Of all the marketing strategy lessons we share with founders and business leaders; one sets the stage perfectly for market positioning. Aspire to own your market. So, what does that mean, and how do you go about it?
It starts with your go-to-market and scaling strategy. Ramping revenue and scaling operations before you’ve defined a unique and sustainable market position can be risky in the long term. Next, at a more granular level, your initial target customer segment needs to be right for your business. They should eventually be able to help you achieve product-market fit and long-term growth opportunities.
The original author of Product/Market Fit, Marc Andreessen, defined it as solving a market problem at scale. He said it is “the only thing that matters.”
Dominate Your Market: Define Your Business, Customer, and Unique Proposition
Imagine your target market as a pond and your business as a fish striving to become the most prominent and influential fish in that pond. The initial customer target segment decision is a critical conversation, as it determines the pond you’ll seek to dominate. Equally important is the solution you develop for your target customer. By tailoring your solution specifically to that segment, you may:
- Over-engineer the solution, making serving and scaling to a broader market challenging. This is the classic Innovator’s Dilemma, as posited by Clay Christensen in his book of the same title.
- Overlook the unique positioning opportunity to define and own your pond.
- Define your value proposition too narrowly or broadly to compete effectively and grow.
With countless customer and solution combinations, it’s easy to get lost. Clear this pitfall by defining your business, customer, and unique proposition. Then, craft a captivating story you can own, which becomes your brand. This approach sets you up to be the big fish in a pond that you can confidently dominate, ultimately leading to your company’s growth.
The big fish, small pond strategy is particularly appealing for B2B tech ventures, and authors like Geoffrey Moore (of Crossing the Chasm fame) advocate for it as well. Moore advises that your business should be known for something specific. Once you’ve achieved a prominent position (or rung on the ladder) in your customers’ minds, it becomes challenging to dethrone you. When a company achieves top-of-mind status, they’re hard to replace. For instance, when you need a tissue, don’t you always ask for a Kleenex®, regardless of the actual brand?
Establish Trust for Successful Market Positioning
It’s all about the trust you build with your buying audience – fundamental to the buyer’s psychology. You can drive every conversation by the way you present yourself. We advise clients to position carefully, establishing their company as a unique and trusted long-term solution for a known market/customer problem rather than a reaction to short-term revenue opportunities. Tell your story believably (in their language), and you begin to define your pond as focused, more minor, and relevant, and a pond inside of which you are a player or leader.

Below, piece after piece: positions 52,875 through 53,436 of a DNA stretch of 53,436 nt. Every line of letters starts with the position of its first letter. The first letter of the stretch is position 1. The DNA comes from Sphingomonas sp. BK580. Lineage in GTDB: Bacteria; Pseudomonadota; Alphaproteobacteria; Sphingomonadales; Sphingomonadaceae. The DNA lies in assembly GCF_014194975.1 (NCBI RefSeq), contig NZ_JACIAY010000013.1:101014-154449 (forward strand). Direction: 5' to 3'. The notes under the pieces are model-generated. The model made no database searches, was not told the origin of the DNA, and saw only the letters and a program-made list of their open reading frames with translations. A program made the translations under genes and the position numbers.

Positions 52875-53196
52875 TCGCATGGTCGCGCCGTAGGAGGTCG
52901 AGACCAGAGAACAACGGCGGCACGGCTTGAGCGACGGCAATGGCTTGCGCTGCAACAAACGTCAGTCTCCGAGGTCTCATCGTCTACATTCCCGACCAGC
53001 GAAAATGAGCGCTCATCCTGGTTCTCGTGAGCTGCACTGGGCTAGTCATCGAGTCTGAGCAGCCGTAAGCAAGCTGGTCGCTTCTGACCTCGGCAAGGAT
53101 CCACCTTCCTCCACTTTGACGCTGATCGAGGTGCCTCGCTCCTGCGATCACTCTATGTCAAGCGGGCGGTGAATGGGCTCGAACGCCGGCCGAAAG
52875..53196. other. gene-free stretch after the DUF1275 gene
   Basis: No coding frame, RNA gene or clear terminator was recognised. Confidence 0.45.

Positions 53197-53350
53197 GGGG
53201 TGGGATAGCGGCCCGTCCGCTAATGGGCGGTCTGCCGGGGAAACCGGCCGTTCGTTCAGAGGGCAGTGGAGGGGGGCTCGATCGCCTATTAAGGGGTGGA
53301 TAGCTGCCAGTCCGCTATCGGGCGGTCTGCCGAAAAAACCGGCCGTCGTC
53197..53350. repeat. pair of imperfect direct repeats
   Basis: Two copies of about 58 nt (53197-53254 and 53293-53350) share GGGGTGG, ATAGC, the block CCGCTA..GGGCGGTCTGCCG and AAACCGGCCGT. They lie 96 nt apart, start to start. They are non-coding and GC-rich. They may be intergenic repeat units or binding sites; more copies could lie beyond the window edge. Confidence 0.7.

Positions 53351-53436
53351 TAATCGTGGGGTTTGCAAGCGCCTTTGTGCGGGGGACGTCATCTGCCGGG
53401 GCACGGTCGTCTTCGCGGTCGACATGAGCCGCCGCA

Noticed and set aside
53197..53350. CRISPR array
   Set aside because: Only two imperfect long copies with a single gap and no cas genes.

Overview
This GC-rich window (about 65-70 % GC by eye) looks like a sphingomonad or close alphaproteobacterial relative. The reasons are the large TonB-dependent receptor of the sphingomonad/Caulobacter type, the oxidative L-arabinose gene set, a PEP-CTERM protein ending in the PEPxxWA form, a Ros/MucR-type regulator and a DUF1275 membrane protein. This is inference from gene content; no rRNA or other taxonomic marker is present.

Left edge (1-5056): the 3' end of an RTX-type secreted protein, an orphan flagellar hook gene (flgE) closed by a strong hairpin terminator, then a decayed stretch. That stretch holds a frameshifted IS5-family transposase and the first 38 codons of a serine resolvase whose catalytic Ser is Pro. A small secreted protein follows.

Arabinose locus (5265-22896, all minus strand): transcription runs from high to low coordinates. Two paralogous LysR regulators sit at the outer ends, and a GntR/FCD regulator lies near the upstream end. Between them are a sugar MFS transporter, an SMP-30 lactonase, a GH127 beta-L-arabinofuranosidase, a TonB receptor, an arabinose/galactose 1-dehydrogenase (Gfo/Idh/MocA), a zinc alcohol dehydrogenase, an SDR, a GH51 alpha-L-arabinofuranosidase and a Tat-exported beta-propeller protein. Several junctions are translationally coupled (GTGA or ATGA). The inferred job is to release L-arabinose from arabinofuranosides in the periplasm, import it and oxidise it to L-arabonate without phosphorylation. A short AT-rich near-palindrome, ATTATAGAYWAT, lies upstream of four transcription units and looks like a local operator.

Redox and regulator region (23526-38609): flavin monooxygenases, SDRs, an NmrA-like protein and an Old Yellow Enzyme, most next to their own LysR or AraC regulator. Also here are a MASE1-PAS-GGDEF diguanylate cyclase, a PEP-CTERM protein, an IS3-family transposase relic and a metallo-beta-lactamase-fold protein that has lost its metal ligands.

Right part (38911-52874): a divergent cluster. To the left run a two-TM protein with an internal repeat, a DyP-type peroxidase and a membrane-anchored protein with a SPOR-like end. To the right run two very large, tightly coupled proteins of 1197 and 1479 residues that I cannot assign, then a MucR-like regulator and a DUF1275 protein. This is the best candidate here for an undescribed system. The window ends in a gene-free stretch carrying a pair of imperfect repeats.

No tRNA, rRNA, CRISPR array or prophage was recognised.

Simplify Messaging for Effective Customer Communication
You must define your company and value proposition exclusively before you can communicate anything to customers. Your story disappears when it isn’t unique, too complicated for customers to understand, or both.
“The best approach to take in an over-communicated society is an oversimplified message. In communication, as in architecture, less is more.” Al Reis, Positioning
Solve a need they know they have now, so you can earn the right to solve other needs subsequently (they may not be aware of or understand). Do this by keeping things simple because simple can still be powerful.
The Path to Market Dominance Starts Today
Owning your market and establishing a successful market positioning starts with defining your business, customer, and unique proposition. This helps to create a clear and consistent story that sets you apart from your competition and positions you as a leader in your field.
Next, building trust with your target audience through effective communication and simplifying your message is critical to capturing their attention and establishing your brand as a trusted solution for their needs.
Finally, the goal is to be the big fish in a pond that you dominate and lead, becoming known for something specific and hard to supplant. By following these principles, you have the potential to achieve long-term growth and success in your market.
Growth in the next 12-36 months starts with the decisions you make and the actions you take today. Everything you communicate through your marketing channels will have a long-lasting impact on your brand and business. Therefore, you must create a single, consistent, specific, and relevant story that sets you apart from your competition and positions you as a leader in your field. By defining your unique niche, you can dominate it and establish yourself as a big fish in a small pond. So, get out there and crush it!
Tim Manning is a CMO with Chief Outsiders, the nation’s largest and fastest-growing firm offering fractional Chief Marketing Officer services with Fortune 500 experience.
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